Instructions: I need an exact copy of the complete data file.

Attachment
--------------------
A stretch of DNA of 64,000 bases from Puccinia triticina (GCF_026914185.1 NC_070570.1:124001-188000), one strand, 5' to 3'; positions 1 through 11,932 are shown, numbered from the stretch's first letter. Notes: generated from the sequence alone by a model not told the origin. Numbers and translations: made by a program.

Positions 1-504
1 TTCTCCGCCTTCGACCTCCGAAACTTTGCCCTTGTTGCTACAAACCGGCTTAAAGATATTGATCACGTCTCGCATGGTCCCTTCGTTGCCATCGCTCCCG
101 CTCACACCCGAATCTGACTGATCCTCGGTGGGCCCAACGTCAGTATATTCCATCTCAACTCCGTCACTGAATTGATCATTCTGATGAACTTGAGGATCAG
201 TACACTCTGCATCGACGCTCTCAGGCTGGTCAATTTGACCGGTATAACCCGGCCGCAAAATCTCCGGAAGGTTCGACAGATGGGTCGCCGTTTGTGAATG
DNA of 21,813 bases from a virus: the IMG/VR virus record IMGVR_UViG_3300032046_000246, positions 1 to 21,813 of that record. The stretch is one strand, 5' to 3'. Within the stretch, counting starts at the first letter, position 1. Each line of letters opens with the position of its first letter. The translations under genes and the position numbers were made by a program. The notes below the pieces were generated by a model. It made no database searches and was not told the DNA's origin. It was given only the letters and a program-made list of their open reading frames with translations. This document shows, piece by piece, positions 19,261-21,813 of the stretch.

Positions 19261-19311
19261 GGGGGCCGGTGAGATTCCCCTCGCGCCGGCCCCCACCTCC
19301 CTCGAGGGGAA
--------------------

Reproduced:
A stretch of DNA of 64,000 bases from Puccinia triticina (GCF_026914185.1 NC_070570.1:124001-188000), one strand, 5' to 3'; positions 1 through 11,932 are shown, numbered from the stretch's first letter. Notes: generated from the sequence alone by a model not told the origin. Numbers and translations: made by a program.

Positions 1-504
1 TTCTCCGCCTTCGACCTCCGAAACTTTGCCCTTGTTGCTACAAACCGGCTTAAAGATATTGATCACGTCTCGCATGGTCCCTTCGTTGCCATCGCTCCCG
101 CTCACACCCGAATCTGACTGATCCTCGGTGGGCCCAACGTCAGTATATTCCATCTCAACTCCGTCACTGAATTGATCATTCTGATGAACTTGAGGATCAG
201 TACACTCTGCATCGACGCTCTCAGGCTGGTCAATTTGACCGGTATAACCCGGCCGCAAAATCTCCGGAAGGTTCGACAGATGGGTCGCCGTTTGTGAATG
DNA of 21,813 bases from a virus: the IMG/VR virus record IMGVR_UViG_3300032046_000246, positions 1 to 21,813 of that record. The stretch is one strand, 5' to 3'. Within the stretch, counting starts at the first letter, position 1. Each line of letters opens with the position of its first letter. The translations under genes and the position numbers were made by a program. The notes below the pieces were generated by a model. It made no database searches and was not told the DNA's origin. It was given only the letters and a program-made list of their open reading frames with translations. This document shows, piece by piece, positions 19,261-21,813 of the stretch.

Positions 19261-19311
19261 GGGGGCCGGTGAGATTCCCCTCGCGCCGGCCCCCACCTCC
19301 CTCGAGGGGAA